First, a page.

ERA has taken two initiatives with regard to CFIT. Firstly, we have made available to our member airlines CFIT training aids produced by the Flight Safety Foundation (FSF). FSF is an independent non-profit organisation based in the USA which is dedicated to the promotion of aviation safety. Secondly, ERA has adopted a policy which recommends all member airlines to install a version of the Enhanced Ground Proximity Warning System (EGPWS). This recently introduced system offers a significant improvement in the information available to the cockpit crew regarding terrain which the aircraft is approaching.

Are we concerned about the incidents involving the rudders of Boeing 737s?

  Any incident which may cause an accident gives rise to concern. This applies equally whether the cause is human error, unsafe operating practice, poor equipment design, or equipment malfunction. The incidents involving rudders on Boeing 737s are no different from other incidents. The industry and the regulators, particularly in the USA and Europe, have worked together to establish the cause of problems, and to correct any faults which have been found. Where any particular fault, or suspected fault, has required urgent checking or rectification, the regulators have imposed strict time constraints on the industry.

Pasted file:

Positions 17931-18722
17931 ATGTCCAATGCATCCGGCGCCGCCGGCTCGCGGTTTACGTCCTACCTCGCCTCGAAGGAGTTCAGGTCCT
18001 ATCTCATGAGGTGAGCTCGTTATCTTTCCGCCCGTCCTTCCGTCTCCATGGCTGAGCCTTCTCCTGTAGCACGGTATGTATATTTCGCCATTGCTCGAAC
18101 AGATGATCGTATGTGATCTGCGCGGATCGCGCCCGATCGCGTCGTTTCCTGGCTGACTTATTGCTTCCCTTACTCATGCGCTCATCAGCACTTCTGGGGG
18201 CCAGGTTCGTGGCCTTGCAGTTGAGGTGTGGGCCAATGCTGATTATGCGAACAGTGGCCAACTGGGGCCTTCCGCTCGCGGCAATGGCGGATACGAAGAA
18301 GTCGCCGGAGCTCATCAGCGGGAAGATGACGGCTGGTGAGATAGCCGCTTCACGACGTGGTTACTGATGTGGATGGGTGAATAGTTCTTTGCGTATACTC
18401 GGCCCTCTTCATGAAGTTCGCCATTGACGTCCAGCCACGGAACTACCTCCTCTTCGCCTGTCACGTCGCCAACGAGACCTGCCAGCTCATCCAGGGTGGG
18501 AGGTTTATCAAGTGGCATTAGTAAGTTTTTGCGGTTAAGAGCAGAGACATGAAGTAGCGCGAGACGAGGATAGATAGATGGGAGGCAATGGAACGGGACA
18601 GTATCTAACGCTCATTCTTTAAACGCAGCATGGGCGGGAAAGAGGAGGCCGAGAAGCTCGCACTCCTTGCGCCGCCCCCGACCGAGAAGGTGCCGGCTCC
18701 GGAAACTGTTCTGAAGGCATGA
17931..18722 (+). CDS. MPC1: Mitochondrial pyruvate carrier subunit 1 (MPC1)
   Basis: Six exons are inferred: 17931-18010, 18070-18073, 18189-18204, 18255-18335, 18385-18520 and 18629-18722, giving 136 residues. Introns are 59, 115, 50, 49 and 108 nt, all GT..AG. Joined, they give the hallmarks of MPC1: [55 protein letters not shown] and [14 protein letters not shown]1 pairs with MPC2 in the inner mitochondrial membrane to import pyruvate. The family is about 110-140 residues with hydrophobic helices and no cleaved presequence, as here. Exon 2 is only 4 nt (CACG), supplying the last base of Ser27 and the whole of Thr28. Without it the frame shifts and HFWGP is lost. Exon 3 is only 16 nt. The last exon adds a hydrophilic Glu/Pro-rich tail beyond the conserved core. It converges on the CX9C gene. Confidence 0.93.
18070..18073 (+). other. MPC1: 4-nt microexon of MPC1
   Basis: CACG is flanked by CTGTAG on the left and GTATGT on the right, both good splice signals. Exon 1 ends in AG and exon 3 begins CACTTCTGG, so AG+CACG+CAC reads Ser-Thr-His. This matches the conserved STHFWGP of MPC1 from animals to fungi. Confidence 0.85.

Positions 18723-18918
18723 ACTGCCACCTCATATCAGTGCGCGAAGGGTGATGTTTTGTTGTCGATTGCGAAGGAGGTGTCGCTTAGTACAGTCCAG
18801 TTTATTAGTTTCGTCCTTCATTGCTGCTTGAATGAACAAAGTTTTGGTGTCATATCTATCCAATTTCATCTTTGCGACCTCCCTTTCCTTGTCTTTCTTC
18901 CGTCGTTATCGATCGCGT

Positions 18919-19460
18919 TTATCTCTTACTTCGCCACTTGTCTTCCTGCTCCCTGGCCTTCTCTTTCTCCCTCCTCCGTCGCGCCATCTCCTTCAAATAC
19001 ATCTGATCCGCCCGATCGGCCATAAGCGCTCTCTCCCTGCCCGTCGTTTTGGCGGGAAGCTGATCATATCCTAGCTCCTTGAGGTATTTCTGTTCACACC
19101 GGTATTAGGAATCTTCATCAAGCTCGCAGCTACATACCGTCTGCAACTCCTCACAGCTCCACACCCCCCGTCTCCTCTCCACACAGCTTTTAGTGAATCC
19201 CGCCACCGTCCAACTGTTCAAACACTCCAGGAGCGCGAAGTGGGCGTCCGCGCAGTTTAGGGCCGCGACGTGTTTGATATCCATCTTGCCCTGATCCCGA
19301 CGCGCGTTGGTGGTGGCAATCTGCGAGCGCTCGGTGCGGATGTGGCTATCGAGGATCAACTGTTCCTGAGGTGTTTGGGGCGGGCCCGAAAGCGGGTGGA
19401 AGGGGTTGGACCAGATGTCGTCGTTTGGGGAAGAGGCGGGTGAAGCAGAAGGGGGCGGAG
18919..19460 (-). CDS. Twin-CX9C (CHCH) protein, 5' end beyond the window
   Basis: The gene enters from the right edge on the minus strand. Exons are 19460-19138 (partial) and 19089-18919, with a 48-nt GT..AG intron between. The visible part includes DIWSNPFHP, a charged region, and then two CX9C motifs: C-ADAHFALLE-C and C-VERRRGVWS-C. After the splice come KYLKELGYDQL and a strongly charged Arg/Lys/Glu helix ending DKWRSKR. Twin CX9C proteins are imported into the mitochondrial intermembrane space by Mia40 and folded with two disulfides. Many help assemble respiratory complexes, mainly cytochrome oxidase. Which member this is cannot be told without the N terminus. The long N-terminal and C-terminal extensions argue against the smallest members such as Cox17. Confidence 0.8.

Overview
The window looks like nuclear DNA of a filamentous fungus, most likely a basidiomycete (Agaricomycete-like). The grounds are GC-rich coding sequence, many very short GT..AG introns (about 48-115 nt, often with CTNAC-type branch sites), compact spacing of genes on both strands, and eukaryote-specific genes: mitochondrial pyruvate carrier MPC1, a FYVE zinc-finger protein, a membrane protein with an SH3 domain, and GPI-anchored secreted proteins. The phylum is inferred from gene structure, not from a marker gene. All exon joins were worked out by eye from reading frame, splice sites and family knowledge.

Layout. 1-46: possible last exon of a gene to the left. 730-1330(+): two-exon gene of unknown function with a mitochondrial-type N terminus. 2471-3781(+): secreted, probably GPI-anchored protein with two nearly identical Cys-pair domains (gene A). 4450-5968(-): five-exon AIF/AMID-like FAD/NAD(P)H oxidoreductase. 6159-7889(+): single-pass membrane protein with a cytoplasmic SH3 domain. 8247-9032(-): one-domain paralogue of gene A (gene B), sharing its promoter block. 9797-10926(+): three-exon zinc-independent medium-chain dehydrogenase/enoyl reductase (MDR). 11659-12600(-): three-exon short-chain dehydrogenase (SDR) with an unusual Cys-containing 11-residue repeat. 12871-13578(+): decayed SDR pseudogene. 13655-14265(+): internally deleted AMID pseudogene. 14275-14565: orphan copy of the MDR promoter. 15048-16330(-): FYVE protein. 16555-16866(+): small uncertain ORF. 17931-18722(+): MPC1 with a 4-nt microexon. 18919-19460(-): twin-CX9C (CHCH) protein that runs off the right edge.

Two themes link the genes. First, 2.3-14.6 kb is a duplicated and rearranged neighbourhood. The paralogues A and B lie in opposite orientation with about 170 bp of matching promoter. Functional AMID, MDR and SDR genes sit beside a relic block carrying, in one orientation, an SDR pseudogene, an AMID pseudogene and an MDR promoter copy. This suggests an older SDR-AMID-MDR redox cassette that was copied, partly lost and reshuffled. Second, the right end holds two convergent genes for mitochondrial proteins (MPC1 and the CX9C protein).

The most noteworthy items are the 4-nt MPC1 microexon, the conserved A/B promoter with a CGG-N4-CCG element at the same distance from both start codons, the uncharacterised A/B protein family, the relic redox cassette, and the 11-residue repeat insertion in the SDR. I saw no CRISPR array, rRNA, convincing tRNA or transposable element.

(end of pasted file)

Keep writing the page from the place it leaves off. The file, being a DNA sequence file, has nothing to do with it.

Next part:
What was the reaction of our members to the Swissair MD11 accident?

  The accident and its implications were discussed at an ERA Air Safety Work Group. In common with airlines worldwide, ERA members were advised to re-examine their checklists for action to be taken in the event of smoke in the cockpit. Many ERA members use check lists provided by the aircraft manufacturer rather than creating their own operating procedures. At least one manufacturer has revised its check list following the Swissair MD11 accident. Airlines using this manufacturer's check list will have adopted the revisions.